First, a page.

Anyway, this is where one of the pastors comes into the story. An elderly gentleman, one we all genuinely like and respect, was scheduled to preach the following Monday morning. Before he began his sermon, he commented on the rant and, from everything we could tell, agreed with it. I figured he could do so because he hadn’t eaten at the restaurant. (All the pastors don’t always come along for the after-conference meal).
The man quoted from 2nd Corinthians 6:14-18, parts of which say: “Do not be unequally yoked together with unbelievers. For what fellowship has righteousness with lawlessness? And what communion has light with darkness?…’Come out from among them and be separate’, says the Lord. ‘Do not touch what is unclean, and I will receive you.'” He also quoted from 1st John 2:15: “Do not love the world or the things in the world. If anyone loves the world, the love of the Father is not in him.”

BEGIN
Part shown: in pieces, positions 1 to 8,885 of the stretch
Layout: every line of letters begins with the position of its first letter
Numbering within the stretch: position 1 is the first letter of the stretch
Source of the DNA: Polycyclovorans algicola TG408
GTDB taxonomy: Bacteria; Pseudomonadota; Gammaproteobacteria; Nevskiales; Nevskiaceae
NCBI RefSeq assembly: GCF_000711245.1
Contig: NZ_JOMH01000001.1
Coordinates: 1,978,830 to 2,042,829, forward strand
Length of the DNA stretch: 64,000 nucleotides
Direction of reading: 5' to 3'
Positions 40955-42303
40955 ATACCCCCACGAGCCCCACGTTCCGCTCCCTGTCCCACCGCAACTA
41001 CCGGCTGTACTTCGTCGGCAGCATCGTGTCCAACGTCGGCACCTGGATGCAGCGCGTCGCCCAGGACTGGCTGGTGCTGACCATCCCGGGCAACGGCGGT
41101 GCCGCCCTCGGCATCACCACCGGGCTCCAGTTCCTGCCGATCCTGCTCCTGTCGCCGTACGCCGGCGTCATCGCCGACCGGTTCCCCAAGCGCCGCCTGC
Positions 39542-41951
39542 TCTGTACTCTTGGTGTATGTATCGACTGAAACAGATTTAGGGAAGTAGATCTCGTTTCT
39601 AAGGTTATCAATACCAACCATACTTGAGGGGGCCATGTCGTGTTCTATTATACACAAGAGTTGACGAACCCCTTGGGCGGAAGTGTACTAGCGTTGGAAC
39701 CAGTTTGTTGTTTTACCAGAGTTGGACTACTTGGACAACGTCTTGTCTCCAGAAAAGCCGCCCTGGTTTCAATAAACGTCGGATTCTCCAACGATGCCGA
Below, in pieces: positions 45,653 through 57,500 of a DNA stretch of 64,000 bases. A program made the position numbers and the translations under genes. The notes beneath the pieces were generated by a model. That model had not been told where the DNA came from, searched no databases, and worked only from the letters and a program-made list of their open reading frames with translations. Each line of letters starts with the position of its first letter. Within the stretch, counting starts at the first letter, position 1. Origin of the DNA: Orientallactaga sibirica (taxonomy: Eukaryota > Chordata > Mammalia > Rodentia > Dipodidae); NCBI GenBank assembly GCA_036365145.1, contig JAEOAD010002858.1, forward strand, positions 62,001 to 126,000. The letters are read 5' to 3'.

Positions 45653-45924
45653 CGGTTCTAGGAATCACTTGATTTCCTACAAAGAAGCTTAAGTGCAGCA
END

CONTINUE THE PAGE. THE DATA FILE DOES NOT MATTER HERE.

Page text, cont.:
To really drive home his point, he told us that he no longer shopped at the local Ingles because of the beer and wine on the shelves. He didn’t mention the Walmart Supercenter, but some of us were dying to ask if he still shopped there. No one dared broach that subject, though.
After the conference, we got together to decide where to eat. Even though the elderly pastor didn’t plan to go with us, you can imagine that it didn’t take long for someone to say, “I guess the Mexican place is out!” We ended up eating at a little “mom and pop” spot where the burgers are great and there is no beer and wine. Over the course of the meal, the conversation naturally turned to the question of whether or not a Christian should frequent a business that sells alcohol.